May has been a great month for night time sky watching. In fact, May has been the sunniest month on record with clear skies and warm evenings giving me the perfect opportunity to try out something new - astrophotography.
The nationwide lockdown, coupled with Elon Musk sending batches of SpaceX satellites into orbit, has seen a surge of interest in the night skies. My interest was piqued when I first captured a satellite passing overhead with a long exposue. The trail it left through the image was interesting if not exciting pictorially. But that got me thinking, maybe I should try capturing star trails...
Star trails can be photographed by using extremely long exposures on the night sky. The Earth's rotation causes the stars to appear to move in the sky. When using a long exposure this movement is recorded in the form of a star trail. However, the movement is extremely slow and to acheive long enough star trails to be effective you need would need to be using an exposure of an hour or more. This is a problem when shooting from the bottom of your garden, surrounded by street lights and houses all polluting the sky with their light because an hour exposure would capture most of that light.
The solution is to take a series of shorter exposures and stitch them together using software afterwards. After taking a few test shots I decided that 30 seconds would capture just the right amount of light from the stars without becoming washed out by the pollution.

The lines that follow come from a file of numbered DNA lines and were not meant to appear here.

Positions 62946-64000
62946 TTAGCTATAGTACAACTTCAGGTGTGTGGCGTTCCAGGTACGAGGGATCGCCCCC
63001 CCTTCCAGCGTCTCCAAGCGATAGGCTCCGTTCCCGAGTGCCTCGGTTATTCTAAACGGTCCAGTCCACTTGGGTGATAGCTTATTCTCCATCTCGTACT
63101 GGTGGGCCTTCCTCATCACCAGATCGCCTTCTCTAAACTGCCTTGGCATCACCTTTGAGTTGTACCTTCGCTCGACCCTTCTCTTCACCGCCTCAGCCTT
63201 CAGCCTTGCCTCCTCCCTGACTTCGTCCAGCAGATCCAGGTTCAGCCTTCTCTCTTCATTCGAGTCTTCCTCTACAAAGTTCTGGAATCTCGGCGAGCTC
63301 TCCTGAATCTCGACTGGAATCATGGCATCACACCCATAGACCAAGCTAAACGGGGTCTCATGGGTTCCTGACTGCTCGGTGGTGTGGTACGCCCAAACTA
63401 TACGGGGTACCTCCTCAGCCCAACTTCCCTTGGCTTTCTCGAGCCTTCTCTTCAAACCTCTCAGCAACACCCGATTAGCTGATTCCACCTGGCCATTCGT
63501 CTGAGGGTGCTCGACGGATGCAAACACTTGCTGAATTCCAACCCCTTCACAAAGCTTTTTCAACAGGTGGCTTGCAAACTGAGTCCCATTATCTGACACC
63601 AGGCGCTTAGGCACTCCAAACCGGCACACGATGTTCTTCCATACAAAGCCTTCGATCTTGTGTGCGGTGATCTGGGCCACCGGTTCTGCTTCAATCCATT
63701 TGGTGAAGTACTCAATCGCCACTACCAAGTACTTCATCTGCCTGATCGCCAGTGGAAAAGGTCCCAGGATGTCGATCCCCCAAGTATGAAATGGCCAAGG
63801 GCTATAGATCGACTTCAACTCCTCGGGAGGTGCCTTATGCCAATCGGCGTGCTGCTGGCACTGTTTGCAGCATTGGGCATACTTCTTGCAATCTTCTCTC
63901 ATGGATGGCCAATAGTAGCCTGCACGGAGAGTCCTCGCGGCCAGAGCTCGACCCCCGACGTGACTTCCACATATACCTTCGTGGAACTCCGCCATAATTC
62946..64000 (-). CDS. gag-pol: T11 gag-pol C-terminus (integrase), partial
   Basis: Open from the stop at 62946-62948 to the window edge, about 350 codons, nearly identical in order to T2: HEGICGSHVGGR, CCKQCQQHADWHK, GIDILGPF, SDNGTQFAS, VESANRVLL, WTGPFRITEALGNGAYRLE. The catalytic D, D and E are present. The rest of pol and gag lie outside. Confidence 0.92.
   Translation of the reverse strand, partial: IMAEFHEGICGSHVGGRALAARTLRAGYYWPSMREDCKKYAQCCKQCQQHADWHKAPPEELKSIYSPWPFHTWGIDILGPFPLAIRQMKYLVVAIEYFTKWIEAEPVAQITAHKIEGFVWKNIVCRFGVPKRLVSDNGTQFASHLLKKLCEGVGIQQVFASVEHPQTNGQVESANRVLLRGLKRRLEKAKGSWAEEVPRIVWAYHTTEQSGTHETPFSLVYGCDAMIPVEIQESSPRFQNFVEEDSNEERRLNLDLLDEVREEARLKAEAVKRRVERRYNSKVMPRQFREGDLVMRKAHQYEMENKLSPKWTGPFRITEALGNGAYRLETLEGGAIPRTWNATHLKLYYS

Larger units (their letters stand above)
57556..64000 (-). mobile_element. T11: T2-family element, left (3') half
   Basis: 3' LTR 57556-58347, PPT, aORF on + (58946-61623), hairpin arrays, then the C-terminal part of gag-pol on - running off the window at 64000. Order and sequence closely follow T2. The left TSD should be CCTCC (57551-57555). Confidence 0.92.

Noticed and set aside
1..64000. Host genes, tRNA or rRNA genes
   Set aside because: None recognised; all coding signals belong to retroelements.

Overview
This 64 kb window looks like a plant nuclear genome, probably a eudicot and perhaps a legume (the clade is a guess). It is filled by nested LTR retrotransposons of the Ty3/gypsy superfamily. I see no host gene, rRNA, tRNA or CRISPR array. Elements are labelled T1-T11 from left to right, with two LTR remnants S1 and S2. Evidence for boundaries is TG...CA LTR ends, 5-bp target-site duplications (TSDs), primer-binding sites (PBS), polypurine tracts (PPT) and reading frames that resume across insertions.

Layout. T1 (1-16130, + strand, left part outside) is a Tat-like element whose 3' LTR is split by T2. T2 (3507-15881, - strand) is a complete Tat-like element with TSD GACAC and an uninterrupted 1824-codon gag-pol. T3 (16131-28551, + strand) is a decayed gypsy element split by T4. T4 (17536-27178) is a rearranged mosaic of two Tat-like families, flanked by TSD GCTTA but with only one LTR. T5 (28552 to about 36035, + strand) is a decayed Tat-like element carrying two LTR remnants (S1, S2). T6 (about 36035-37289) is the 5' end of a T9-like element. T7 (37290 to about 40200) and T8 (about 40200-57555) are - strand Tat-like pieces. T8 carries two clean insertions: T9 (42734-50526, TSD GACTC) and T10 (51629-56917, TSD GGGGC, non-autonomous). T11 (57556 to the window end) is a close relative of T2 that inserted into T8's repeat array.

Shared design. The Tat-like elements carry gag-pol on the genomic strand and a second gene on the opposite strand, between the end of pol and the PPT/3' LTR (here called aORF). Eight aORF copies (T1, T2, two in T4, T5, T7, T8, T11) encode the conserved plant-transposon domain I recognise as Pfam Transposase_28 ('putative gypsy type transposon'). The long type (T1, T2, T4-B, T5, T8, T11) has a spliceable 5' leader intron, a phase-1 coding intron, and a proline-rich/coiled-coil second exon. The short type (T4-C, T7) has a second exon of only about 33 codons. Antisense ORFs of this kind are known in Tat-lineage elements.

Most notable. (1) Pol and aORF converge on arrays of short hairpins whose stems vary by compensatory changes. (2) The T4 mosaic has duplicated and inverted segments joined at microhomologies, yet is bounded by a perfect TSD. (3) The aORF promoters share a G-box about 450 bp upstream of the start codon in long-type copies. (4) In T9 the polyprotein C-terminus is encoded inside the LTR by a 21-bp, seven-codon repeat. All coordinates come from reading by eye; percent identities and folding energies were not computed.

I needed to think about composition because the direction in which you point your camera drastically changes the effect you get from the star trails. For my first shot I used the house for some foregound interest whilst keeping Polaris (The North Star or Pole Star) in shot on the top third. The final image shows that Polaris is fairly constant in the sky with the other stars appearing to circle around it.
For second attempt I pointed the camera South West. The Internation Space Station was due to pass almost directly overhead an I hoped to get a star trails and the IIS. Light was going to be an even bigger problem this time as I would be shooting through street lights and over the city. I decided to embrace them rather than battle against them so moved to a more elevated position. I think the end result is pretty good. The space station sits perfectly in the centre of the shot and you can even see Emley Moor mast on the horizon.
Star trails and ISS
I was genuinely happy with my first attempt at star trails and I can see pleny of milage with this new hobby.